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What "About" Bob?

From DSM to Neurodiversity: Unraveling 'What About Bob?' Through an Autistic Lens

Two years ago, I set out on an analytical exploration, delving into the comedic nuances of the 1991 film "What About Bob?" It was part of an essay for an Abnormal Psychology course, and armed with my inherent scrutiny, I immersed myself in deciphering the intricacies of Bob's behaviors, aiming to unravel the enigma of his character. Unbeknownst to me at the time, this endeavor would not only reshape my outlook on cinema but also illuminate a profound personal revelation – my own autism diagnosis.

In that initial analysis, I approached Bob's idiosyncrasies like a detective solving a complex puzzle. I attributed his quirks to a myriad of mental health diagnoses, carefully dissecting each behavior in an attempt to categorize and make sense of them. The lens I applied at the time seemed fitting, the DSM, a tool to unravel the complexities of a character who, in the world of the film, grappled with specific phobias and anxieties.

Fast forward to today, and the landscape has shifted. The analytical lens, once focused on mental health diagnoses, has broadened to include the spectrum of neurodivergence. My journey has come full circle, intertwining with a newfound awareness of my own neurodivergent identity. As I revisit my earlier analysis, I find myself peeling back layers of misinterpretation, revealing a tapestry woven with neurodivergent threads.

Autism, a word that was once on the periphery of my understanding, now takes center stage. As I revisit my earlier analysis of Bob's character, I find myself peeling back the layers of misinterpretation, revealing a tapestry woven with neurodivergent threads. It's a journey of evolution, both in my understanding of autism and in my own self-discovery.

Bob's idiosyncrasies, once labeled as manifestations of multiple specific phobias, now unfold as a manifestation of the autistic experience. The routines, sensory sensitivities, and social challenges portrayed in the film mirror the very facets of my own neurotype. It's a revelation that transcends the confines of a movie analysis; it's a profound connection to a community I now proudly identify with.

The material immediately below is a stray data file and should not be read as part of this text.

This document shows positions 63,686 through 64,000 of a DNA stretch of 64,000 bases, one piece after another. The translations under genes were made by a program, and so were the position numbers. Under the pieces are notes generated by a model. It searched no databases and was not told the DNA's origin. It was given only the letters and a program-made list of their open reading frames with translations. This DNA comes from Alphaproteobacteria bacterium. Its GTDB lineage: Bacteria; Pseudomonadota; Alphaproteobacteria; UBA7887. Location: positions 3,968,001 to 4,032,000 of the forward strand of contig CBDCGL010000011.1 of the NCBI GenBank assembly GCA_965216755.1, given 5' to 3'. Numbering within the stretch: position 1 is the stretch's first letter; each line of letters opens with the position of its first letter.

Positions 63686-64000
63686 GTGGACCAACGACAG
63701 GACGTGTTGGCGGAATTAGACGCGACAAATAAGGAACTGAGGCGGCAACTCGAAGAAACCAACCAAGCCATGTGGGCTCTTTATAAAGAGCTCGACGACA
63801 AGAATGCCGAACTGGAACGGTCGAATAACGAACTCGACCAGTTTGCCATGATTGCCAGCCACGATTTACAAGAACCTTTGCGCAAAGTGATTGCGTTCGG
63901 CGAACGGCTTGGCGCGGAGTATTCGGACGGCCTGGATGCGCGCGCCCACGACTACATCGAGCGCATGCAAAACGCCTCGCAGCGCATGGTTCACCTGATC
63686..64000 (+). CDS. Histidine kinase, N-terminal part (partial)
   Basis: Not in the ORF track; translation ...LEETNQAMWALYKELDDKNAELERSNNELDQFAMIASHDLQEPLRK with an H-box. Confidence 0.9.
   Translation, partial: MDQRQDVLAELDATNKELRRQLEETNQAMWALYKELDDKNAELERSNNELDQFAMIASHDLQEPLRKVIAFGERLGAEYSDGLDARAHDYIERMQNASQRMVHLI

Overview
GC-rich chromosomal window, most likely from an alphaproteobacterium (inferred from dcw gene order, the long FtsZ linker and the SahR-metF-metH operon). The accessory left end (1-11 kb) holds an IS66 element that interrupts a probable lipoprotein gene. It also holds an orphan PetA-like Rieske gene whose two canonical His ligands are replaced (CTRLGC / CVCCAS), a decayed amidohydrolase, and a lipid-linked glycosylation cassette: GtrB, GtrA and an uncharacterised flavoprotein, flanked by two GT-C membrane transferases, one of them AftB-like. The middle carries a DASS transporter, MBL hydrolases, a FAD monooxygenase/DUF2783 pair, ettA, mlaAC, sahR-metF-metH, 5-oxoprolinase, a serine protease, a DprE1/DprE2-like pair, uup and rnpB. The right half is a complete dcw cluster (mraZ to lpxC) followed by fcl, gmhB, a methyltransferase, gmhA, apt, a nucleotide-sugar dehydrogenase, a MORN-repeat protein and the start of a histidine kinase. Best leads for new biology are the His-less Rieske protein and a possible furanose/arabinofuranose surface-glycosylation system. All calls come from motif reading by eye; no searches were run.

As I dissected Bob's anxieties, avoidance behaviors, and social nuances in my earlier analysis, I realize now that I was, unknowingly, dissecting facets of my own neurodivergent identity. His apprehension about leaving his apartment resonates with my own challenges in managing sensory overwhelm. His struggles in deciphering social cues mirror my own difficulties in navigating social interactions. Additionally, his evident need for self-agency and autonomy aligns with the characteristics of my PDA (Persistent Drive for Autonomy) autism profile. The lens of autism reframes these behaviors not as abnormalities but as the intricate dance of neurodiversity.

The misdiagnosis in the film, once an element of humor and plot development, now serves as a poignant metaphor for the broader societal misinterpretation of neurodivergent individuals. It highlights the importance of accurate representation and understanding, urging a shift in the narrative from stigmatizing mental health conditions to embracing the beauty of diverse neurotypes.

This journey from analysis to revelation is not just a personal one; it's an invitation for a collective paradigm shift. It's a call to reconsider how we perceive and depict neurodivergence in the media and in our lives. Bob's character, once a comedic foil, becomes a symbol of resilience and adaptation in a world that often fails to accommodate neurodivergent needs.

In the film's poignant narrative twist, we witness a profound transformation in Bob's character when presented with love and understanding. It's a testament to the power of acceptance and genuine connection, as Bob not only thrives but flourishes in an environment that embraces his neurodivergent traits. The dynamics shift, revealing an unexpected layer as Dr. Leo Marvin, initially positioned as the stable and successful figure, grapples with his own mental health challenges.

The façade of professional competence crumbles in the face of his need to maintain a flawless image. This reversal of roles serves as a stark commentary on the societal expectations placed on individuals, especially those in authoritative positions, and the toll it takes on their mental well-being. In the wake of authenticity and compassion, the film portrays a profound role reversal that challenges preconceived notions about mental health and underscores the transformative impact of embracing neurodiversity.

As I intertwine my own narrative with the analysis of "What About Bob?" from two years ago, I am reminded that the quest for understanding is an ever-evolving one. It's a journey that transcends the boundaries of cinema and extends into the very fabric of our lives. In embracing neurodiversity, we not only rewrite the narratives of fictional characters like Bob but also redefine our understanding of what it means to be human.

Sher Griffin

Neurocomplex Human Being, Becoming

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